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People are potentially getting away with murder in Victoria because of secret plea bargaining deals being done by prosecutors.
A study by two Melbourne criminologists - Deakin University's Kate Fitz-Gibbon and Dr Asher Flynn from Monash University - has raised serious questions about the consequences of laws passed seven years ago that introduced the defensive homicide concept to the state's criminal statutes.
"Criminal cases in Victoria, including those involving the most serious homicide offences, appear to be resolved on the basis of unscrutinised decisions in a largely unregulated and non-transparent process," the researchers wrote in their study published in the Melbourne University Law Review.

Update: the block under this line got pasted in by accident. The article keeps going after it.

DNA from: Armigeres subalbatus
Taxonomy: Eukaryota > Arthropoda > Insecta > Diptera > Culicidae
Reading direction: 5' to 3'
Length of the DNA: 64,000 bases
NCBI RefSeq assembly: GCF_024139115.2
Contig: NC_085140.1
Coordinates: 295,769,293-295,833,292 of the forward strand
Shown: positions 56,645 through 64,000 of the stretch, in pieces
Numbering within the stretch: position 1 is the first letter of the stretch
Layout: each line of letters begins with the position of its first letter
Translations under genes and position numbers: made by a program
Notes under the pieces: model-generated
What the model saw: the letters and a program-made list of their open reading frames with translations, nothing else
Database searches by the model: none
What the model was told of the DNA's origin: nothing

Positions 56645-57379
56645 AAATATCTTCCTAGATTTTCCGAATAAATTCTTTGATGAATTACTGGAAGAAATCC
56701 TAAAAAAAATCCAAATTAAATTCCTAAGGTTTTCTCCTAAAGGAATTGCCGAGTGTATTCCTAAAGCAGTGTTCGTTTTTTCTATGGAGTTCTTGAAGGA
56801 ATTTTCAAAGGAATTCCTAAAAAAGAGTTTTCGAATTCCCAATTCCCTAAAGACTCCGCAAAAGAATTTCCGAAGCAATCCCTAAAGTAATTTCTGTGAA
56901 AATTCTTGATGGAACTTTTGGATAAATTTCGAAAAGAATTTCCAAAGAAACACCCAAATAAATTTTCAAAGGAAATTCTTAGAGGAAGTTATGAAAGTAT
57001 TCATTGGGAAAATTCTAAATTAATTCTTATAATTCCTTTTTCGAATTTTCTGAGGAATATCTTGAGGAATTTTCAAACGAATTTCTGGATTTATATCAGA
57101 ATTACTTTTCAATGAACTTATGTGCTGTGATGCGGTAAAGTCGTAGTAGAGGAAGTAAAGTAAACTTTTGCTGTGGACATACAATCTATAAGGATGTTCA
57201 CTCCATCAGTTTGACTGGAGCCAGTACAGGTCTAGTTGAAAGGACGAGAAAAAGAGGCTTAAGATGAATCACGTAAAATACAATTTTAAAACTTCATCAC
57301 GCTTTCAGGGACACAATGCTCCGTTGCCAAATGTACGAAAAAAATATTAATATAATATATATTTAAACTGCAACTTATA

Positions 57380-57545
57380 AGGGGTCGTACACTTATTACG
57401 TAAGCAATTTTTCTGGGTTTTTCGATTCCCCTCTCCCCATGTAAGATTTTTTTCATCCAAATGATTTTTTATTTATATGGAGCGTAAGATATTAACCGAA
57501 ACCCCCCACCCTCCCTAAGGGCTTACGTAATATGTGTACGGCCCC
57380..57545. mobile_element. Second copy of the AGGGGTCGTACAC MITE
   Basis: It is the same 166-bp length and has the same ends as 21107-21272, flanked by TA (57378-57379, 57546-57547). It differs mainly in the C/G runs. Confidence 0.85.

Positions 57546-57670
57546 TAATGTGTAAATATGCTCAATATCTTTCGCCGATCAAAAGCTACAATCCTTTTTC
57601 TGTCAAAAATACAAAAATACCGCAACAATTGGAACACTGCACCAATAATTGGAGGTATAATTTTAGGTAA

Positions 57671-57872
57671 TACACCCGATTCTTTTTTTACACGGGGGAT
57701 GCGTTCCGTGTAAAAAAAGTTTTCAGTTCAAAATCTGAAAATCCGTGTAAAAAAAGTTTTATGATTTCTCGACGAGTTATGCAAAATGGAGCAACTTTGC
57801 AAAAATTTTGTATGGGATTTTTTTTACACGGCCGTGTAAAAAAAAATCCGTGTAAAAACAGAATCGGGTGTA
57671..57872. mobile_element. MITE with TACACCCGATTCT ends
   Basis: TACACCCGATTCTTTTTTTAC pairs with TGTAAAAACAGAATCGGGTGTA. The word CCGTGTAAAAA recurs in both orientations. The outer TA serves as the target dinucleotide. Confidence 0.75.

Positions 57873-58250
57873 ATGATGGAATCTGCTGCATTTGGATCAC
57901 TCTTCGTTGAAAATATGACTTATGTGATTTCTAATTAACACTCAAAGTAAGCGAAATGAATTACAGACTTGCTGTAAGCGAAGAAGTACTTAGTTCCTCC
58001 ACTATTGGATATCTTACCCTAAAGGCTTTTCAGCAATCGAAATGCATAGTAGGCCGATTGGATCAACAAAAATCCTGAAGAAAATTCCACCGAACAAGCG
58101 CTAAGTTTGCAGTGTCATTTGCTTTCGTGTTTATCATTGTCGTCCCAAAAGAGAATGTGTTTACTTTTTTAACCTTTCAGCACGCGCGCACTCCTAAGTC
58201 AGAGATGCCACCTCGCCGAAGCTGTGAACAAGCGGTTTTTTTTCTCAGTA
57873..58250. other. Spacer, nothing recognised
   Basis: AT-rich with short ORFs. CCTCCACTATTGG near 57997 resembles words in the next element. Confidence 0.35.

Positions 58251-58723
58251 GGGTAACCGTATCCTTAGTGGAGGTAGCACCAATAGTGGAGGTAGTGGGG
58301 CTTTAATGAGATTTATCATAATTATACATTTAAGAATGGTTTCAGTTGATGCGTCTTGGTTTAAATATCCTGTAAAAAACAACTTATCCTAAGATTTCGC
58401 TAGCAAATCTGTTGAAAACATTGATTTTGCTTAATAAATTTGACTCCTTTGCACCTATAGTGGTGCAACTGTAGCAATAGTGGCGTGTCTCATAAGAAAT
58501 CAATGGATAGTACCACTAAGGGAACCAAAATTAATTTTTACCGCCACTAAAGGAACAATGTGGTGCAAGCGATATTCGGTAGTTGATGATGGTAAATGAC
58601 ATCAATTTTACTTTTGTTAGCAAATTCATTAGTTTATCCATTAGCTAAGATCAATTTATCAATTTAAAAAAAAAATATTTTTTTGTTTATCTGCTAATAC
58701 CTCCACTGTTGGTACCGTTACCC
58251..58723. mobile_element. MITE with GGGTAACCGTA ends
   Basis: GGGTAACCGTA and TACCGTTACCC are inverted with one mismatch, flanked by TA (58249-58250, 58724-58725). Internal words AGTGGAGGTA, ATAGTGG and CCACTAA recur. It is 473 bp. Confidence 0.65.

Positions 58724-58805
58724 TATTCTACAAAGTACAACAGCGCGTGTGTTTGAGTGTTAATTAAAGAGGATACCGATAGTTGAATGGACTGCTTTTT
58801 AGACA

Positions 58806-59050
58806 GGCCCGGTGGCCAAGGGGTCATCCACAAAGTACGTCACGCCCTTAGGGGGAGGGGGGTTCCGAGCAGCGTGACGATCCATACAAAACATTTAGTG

"Prosecutors can effectively be viewed as 'the key gate-keepers' who ration criminal justice... Their discretionary powers allow them to play a more prominent and significant role in the delivery of modern justice than the traditional involvement of the community in a jury trial."
"As a result, the jury, and the community input, is largely silenced."
As a result of their study the Baillieu government has decided to amend Victoria's defensive homicide law in a bid to ensure secret deals done by prosecutors are not letting people get away with murder.